On Friday morning Breivik wrote that "today you will become immortal." He seems to have meant it literally. Whatever else might be said of that particular longing, it can hardly be called religious (what then would be the point of an afterlife?), or Christian (murdering children en masse is not a tenet of any Christian faith), or conservative (a political tendency that is fundamentally anti-utopian).Stephens' essay emphasizes a key point I raised in my analysis of the manifesto: "Breivik hopelessly romanticizes an earlier time that is simply not coming back. He's crazy in that sense." Still, it bears remembering that indeed Breivik's influences were in conservative writings, and that's not to discount his the millenarian infirmities. The answer to Breivik is somewhere between Stephens' analysis and Ross Douthat's, "A Right-Wing Monster." That crazed criminal resides somewhere between millenarianism and the rhetoric of cultural conservatism.
What it is is millennarian: the belief that all manner of redemptive possibilities lie on just the other side of a crucible of unspeakable chaos and suffering. At his arrest, Breivik called his acts "atrocious but necessary." Stalin and other Marxists so despised by Breivik might have said the same thing about party purges or the liquidation of the kulaks.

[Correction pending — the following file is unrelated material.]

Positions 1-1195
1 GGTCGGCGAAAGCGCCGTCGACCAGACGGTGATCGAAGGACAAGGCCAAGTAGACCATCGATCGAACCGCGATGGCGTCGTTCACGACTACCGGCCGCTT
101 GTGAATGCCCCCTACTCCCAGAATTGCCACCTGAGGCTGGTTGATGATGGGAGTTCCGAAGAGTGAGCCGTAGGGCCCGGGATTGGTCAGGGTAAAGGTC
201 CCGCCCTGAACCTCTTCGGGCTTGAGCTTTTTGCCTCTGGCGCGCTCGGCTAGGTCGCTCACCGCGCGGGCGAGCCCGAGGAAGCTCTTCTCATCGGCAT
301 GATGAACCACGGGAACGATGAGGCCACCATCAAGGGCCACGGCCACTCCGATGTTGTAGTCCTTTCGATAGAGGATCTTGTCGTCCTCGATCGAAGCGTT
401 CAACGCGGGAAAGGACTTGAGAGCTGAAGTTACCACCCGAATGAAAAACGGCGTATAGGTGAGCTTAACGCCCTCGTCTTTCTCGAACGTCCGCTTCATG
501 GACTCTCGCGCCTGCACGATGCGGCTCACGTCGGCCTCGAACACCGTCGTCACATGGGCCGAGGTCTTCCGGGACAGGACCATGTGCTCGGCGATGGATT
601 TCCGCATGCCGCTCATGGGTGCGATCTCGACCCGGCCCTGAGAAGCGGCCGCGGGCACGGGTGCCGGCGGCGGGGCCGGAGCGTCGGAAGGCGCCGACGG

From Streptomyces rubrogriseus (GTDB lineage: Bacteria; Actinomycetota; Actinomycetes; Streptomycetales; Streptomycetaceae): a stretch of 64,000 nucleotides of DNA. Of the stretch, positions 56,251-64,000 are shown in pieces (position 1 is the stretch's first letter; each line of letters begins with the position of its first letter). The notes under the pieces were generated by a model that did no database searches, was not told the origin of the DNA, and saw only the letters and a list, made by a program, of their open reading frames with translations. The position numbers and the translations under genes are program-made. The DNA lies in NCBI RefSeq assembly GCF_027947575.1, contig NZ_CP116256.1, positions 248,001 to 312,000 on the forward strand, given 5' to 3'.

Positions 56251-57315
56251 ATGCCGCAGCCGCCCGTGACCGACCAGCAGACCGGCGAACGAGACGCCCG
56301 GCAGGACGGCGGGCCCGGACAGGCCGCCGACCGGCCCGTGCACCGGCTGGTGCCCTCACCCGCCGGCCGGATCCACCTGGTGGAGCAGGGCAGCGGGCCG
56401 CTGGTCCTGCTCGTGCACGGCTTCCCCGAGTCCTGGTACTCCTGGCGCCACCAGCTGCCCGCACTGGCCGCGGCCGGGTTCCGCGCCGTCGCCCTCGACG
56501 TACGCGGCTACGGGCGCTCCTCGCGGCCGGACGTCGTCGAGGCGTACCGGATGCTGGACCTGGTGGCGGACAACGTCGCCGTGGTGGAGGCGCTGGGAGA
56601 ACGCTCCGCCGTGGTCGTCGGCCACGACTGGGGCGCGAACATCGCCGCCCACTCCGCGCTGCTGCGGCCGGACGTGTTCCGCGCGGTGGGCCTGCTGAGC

These are the politics that have largely defined our age and which conservatives have, for the most part, been foremost in opposing. To attempt to tar them with Breivik's name is worse than a slur; it's a concession to a killer with pretensions of intellectual sophistication. And it's a misunderstanding of what he was all about.
Norway, Europe and probably the U.S. will now have anxious debates about xenophobia, populism and the rise of neofascism. These are worthy topics, but they are incidental to understanding what happened on Friday. What we witnessed was the irruption of an impulse—more psychological than political—that defines a broader swath of the ideological spectrum than most people would care to acknowledge. As for Breivik, there ought to be no question as to what he is: evil incarnate.
Tuesday, July 26, 2011
From Bret Stephens, at Wall Street Journal, "The Oslo Terrorist is Neither Christian Nor Conservative."